A pair of bleak financial reports has Finance Minister Blaine Higgs revisiting the idea of closing schools.

Higgs made the comments Thursday after Auditor General Kim MacPherson said the province is facing a disturbing long-term trend of more deficits and debt.


Auditor General Kim MacPherson issued her annual report on Thursday.

MacPherson told MLAs that most of the province's long-term financial trends are bad. She said the province needs a plan to deal with aging infrastructure and she doesn't mean just repairing it.

"One of the elements is rationalizing assets," she said. "That would work to reduce your spending.

"We have many roads and highways. We have many hospitals. We have many schools."

The province has reduced spending in most departments, but a shortfall in revenue drove the projected deficit upward by $59.5 million in the second quarter. The projected deficit for end of the current budget year on March 31, 2014 is now $538.2 million.

The government has stayed away from closing hospitals and has merged only a handful of schools.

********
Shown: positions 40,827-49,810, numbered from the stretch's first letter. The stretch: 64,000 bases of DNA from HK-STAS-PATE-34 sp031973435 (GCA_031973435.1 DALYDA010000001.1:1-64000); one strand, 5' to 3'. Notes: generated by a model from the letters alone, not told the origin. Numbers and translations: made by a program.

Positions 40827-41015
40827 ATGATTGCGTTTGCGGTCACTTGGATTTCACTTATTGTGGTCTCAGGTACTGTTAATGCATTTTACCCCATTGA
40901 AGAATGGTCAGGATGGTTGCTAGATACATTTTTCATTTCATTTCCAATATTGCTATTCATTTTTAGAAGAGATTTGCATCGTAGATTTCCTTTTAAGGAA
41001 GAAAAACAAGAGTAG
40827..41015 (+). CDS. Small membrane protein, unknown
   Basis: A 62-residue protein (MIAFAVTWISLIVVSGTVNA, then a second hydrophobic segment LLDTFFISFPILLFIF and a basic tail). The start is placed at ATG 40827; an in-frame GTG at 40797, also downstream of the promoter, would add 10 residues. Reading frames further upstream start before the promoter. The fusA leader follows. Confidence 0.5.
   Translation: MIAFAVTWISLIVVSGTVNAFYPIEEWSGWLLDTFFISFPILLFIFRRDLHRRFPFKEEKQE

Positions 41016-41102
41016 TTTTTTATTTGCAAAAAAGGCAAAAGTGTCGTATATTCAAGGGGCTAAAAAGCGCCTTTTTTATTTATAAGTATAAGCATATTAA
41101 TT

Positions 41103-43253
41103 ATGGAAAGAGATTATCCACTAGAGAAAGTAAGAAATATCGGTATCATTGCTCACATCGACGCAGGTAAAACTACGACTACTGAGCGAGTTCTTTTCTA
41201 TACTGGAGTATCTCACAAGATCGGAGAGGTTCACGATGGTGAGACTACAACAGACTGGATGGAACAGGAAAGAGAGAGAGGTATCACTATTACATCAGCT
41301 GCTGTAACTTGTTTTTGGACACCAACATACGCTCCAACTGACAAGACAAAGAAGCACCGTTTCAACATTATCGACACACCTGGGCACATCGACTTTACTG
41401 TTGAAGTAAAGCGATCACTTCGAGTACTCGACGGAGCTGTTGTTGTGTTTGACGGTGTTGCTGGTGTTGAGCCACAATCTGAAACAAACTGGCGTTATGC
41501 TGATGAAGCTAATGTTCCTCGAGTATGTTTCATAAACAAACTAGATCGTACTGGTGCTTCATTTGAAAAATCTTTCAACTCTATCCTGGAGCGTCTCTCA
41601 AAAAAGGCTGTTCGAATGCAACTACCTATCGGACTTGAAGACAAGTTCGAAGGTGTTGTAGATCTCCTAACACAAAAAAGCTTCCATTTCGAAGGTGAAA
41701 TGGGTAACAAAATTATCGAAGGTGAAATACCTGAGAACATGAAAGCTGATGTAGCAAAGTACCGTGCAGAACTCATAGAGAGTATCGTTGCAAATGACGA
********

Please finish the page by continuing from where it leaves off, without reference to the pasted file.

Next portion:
Finance Minister Blaine Higgs says more needs to be done to cut government spending. ((CBC))

Higgs is now saying that may need to change.

"When you look at our declining enrolment and the number of schools that we have … ," he said.

Higgs feels the "structure" of the province is bigger than needed.

"We have to look at serious changes in how we do business."

Higgs also revised his debt projection for the current year on Thursday, lowering it by $7.2 million to sit at $587.2 million. That will put the overall net debt in the vicinity of $11.6 billion.

The provincial government did manage to shave $93.2 million in its spending in the second quarter.

Higgs said more work needs to be done to reduce spending and appeared frustrated that any attempt to save money is criticized – including recent questions about the Department of Transportation's snowplowing budget.

"They've done great things looking at the efficiencies and the operations of their system, and the minute you see a snowflake, people expect to see a plow drive by," said Higgs.

"We know we have to manage and keep the roads in a very safe manner for everybody to drive on, but we all have to look at how things can be managed differently in this province, and it's so hard to get that message."